“You talk about transparency,” Johnson said at the meeting. “There is no transparency with you, gentlemen. Absolutely none. In the future, lay off the character assaults, but I don’t think it’s in your character to do that, whether you’re unable or unwilling.”
Ciraulo responded to Johnson during the meeting, saying he was sorry he felt that way. He urged Johnson and other council members to review the audio recordings of the meeting several months ago during which he said several council members, including Mayor Lisa Walters, referred to private discussions that occurred with the majority.
“Review it for yourself, the evidence is there,” Ciraulo said. “I stand behind what I wrote.”
“Then file a complaint,” Walters responded.
Ciraulo also defended the issue he and Cortes brought up about the changes in the Governance Manual not seeing the “three-touch” principle.
“I specifically requested to multiple council members to ensure we follow (the three-touch principle), knowing I would be back for the third touch,” Ciraulo said. “Obviously, you moved not to follow your own policy.”
Cortes also responded to Johnson and Council Member Alex Reinhold’s comments during the Sept. 16 meeting, saying he found their comments to be “at the height of hypocrisy.” Cortes brought up an incident where he said Reinhold “blatantly accused the Battle Ground Chamber of Commerce of mishandling the hotel/motel tax funds.”
“He (Reinhold) throws all us council (members) under the bus, throws the city manager under the bus and yet he has the nerve to say somehow Mr. Ciraulo and I accuse them of breaking the law, which we did not,” Cortes said. “We simply stated the facts.”
On a Facebook page titled “Battle Ground, WA,” Reinhold commented on a Sept. 18 post by Ciraulo, stating: “You charge people with committing a crime and you don’t give the accused their day in court, it shows the voters your lack of integrity. It’s not about politics, it’s about justice.”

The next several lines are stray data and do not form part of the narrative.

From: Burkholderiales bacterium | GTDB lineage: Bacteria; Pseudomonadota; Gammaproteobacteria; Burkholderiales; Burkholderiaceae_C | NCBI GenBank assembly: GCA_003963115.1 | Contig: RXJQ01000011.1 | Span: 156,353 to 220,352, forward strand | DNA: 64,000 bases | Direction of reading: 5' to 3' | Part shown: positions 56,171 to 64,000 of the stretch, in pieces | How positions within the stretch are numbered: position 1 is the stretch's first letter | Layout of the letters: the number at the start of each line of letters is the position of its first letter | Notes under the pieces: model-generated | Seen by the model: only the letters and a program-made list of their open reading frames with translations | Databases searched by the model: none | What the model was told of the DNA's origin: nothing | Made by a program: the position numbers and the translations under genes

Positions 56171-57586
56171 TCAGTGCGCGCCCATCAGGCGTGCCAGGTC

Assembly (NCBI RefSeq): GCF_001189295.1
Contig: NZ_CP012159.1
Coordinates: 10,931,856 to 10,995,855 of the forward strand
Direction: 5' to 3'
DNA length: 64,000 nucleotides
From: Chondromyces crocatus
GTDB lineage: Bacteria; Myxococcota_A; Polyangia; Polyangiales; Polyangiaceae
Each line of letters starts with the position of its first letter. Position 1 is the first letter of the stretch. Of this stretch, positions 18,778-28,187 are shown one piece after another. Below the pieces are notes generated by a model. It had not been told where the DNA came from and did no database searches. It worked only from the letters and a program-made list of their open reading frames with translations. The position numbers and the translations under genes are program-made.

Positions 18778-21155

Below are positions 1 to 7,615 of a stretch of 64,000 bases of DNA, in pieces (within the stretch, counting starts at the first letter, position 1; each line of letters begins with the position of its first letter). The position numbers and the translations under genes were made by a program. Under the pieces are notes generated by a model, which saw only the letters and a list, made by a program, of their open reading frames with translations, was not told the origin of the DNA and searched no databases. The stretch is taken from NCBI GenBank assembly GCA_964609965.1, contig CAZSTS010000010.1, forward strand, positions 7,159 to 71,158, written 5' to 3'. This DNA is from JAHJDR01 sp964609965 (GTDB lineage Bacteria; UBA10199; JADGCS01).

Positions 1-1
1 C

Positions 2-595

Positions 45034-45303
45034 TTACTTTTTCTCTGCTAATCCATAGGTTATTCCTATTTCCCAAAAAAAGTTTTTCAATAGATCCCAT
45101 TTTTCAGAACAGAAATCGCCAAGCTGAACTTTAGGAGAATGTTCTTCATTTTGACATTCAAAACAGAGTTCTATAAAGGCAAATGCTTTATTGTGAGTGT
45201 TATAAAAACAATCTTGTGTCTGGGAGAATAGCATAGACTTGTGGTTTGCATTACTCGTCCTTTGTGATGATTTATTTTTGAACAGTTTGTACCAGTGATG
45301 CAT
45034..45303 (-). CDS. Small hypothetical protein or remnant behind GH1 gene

Cortes also said Johnson’s statement about them putting a letter in the newspaper without notifying the rest of the council members first was again “the height of hypocrisy.”
“We have our own mayor putting in op-ed letters where she’s actually calling people out,” Cortes said. We never called anybody out in our letter, but she’s calling people out, being slanderous. Then you have Mr. Johnson writing letters to the editor to support candidates over an incumbent.”
“It’s the First Amendment, sir,” Johnson responded to Cortes.
Cortes then called a point of order, to which Johnson responded, “Yeah, you better.”
“You say you don’t call anyone out,” Johnson said. “You imply, you infer. You don’t have the testosterone to actually call anyone out. I’m pretty much done with you two.”
“We can go back and forth on this all day long,” said Deputy Mayor Shane Bowman during the meeting. “The thing that is most irritating is, I would love for you guys to go on the record and tell me exactly why you have an issue with the form of government, the changes in the Governance Manual that we made. Why you did not want this chance of government.”
Bowman pointed out that arguing and “airing some of our own laundry” is not what’s best for the city.
“It’s been nice and quiet for two years,” Bowman said. “Now election season is rolling around and it’s getting fired up, and in a month a half we’re all going to have to sit here and figure out how we’re going to work together again. This crap’s got to stop.”
Ciraulo did apologize for not notifying the rest of the council beforehand that the letter was going to be in the newspaper.
“That was wrong and it will not happen again,” Ciraulo said. “All I wanted was my say in a public forum. I wasn’t given that opportunity, it’s over. I’m sorry, Mr. Johnson, you’ve just given up on us. We’ve still got a job to do and I intend to keep doing it for as long as I’m seated here.”
City Attorney Brian Wolfe will look into whether or not any council members did indeed violate the Open Meetings Act. This process will consist of reviewing audio recordings of past city council meetings and interviewing council members.